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Abhidhamma Series, no 27. The Seven Books of the Abhidhamma (part 4)

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  • Nina van Gorkom
    Dear friends, no 27. The Seven Books of the Abhidhamma (part 4) The fourth book of the Abhidhamma is the Puggala pa~n~natti (Translated as ‘A Designation of
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      Dear friends,

      no 27. The Seven Books of the Abhidhamma (part 4)

      The fourth book of the Abhidhamma is the Puggala pa~n~natti
      (Translated as �A Designation of Human Types�). This book deals with
      the cittas and the different accumulated tendencies of individuals.
      Some people are easily inclined to anger, whereas others are full of
      mettaa. We read about an angry person:

      �What sort of person is angry? What then is anger?

      That which is anger, and the state of being angry, hatred, hating,
      hatefulness, malice, the act of being malicious, maliciousness,
      hostility, enmity, rudeness, abruptness, resentment of heart-this is
      called anger. He who has not got rid of this anger is said to be an
      angry person.�

      In this definition we read about the �state of being angry�, and this
      teaches us that anger is not a person, that it is a dhamma which is
      conditioned. We think of an angry person, but anger, after it has
      arisen, is gone completely, it does not last. The contents of this
      book is the evil and good qualities of individuals, but actually
      these are cetasikas, mental factors arising because of conditions.
      Thus, we are constantly reminded that these are not persons, they are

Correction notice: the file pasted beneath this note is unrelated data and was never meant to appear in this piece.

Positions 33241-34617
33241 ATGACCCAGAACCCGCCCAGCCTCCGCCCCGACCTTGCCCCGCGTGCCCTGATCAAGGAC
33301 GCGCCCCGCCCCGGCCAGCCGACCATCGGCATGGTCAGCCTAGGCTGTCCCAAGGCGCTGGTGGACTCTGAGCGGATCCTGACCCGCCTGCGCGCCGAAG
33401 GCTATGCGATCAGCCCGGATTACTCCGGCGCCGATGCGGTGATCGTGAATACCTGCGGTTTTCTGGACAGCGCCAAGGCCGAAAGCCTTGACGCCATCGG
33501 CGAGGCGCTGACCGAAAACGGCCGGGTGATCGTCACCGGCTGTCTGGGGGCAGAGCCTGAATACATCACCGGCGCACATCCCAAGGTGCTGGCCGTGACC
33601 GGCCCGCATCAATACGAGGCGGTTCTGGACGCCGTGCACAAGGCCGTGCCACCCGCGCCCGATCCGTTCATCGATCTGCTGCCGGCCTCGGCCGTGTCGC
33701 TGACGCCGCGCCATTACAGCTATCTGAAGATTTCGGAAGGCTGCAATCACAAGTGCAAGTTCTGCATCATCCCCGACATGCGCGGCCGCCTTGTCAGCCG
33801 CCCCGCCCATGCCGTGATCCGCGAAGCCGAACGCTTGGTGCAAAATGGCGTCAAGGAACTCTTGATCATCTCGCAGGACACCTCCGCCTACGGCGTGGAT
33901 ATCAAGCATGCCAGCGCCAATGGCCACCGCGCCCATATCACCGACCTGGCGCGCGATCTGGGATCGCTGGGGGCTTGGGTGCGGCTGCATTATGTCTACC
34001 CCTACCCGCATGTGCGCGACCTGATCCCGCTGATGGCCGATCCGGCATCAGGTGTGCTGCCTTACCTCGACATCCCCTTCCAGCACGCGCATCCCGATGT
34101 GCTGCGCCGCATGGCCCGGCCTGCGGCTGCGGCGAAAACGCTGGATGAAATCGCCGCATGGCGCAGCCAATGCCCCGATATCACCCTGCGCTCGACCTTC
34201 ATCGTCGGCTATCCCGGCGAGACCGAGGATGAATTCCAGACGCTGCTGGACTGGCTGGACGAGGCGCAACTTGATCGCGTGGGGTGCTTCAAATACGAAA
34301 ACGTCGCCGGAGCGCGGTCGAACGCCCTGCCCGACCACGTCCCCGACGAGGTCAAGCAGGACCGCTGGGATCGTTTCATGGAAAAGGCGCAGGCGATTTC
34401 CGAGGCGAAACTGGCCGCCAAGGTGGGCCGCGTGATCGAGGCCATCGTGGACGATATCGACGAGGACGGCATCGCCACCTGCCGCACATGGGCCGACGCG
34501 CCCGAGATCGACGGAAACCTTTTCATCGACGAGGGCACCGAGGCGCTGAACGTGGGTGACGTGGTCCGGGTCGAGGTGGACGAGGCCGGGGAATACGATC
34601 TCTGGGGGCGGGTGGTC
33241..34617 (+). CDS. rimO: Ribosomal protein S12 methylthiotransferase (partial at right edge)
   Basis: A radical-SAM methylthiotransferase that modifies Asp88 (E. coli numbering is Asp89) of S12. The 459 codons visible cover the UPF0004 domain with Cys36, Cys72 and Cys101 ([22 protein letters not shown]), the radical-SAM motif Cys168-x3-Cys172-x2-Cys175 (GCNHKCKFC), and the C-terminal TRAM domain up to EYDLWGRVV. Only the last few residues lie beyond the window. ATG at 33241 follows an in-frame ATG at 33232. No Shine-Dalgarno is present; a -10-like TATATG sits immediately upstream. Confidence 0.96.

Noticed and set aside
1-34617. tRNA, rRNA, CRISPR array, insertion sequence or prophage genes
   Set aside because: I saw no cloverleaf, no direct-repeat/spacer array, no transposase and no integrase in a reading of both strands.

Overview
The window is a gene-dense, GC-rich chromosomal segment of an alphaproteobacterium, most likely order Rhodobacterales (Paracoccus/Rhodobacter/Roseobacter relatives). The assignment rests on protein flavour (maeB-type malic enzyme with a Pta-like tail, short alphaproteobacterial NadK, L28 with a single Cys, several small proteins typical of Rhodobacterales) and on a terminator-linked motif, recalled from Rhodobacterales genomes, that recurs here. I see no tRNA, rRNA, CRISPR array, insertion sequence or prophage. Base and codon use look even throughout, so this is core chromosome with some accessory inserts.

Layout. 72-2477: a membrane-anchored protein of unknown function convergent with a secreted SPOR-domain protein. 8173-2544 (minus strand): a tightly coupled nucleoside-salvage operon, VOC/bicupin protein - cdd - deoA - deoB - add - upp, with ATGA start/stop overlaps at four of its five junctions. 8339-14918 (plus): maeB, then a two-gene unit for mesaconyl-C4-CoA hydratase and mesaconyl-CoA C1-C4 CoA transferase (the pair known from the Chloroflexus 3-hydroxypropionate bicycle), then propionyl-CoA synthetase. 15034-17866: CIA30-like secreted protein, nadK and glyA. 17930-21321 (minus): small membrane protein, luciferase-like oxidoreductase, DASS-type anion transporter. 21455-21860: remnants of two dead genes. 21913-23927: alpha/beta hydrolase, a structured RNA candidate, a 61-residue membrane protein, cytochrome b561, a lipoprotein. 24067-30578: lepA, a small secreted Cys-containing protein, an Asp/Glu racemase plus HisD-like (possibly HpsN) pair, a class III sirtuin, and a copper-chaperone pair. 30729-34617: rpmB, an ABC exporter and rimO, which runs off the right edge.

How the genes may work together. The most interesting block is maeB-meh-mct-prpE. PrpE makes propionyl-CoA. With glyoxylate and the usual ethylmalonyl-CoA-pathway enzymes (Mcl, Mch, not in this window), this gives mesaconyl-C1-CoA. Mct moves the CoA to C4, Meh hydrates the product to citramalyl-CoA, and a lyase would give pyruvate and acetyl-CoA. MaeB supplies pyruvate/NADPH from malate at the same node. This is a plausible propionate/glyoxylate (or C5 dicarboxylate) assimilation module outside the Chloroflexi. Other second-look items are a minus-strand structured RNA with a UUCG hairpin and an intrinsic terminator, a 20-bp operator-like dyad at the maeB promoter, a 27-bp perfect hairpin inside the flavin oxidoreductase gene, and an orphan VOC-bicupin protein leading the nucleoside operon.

impermanent and not self.

      We read (II, 17) about a person who is guarded as to the �sense-
      doors�. There is no person who is guarding the sense-doors, but the
      realities of sati and pa~n~naa. When there is mindfulness and
      understanding of visible object appearing through the eye-door, of
      sound appearing through the ear-door, of the other sense objects
      appearing through the other sense-doors, one is not enslaved by these
      objects but one learns to see these realities as they are:
      impermanent and non-self. At such moments there is no opportunity for
      akusala cittas rooted in lobha, dosa and moha.

      Some persons are able to attain jhaana, others do not. We read (1,
      30): �Which is the person who is twice-liberated (ubhatobhaaga-
      vimutta)? It is one who, in his own person, has attained to the eight
      liberations (jhaanas), and through wise penetration his taints
      (aasavas) have come to extinction.�

      (1, 31) �Which is the person who is liberated by wisdom (pa~n~naa-
      vimutta)? It is one who has not attained, in his own person, to the
      eight liberations, but through wise penetration his taints have come
      to extinction.�

      When we read about the attainments of different individuals we should
      not forget that these are citta and cetasikas that have developed
      pa~n~naa.

      *******

      Nina.


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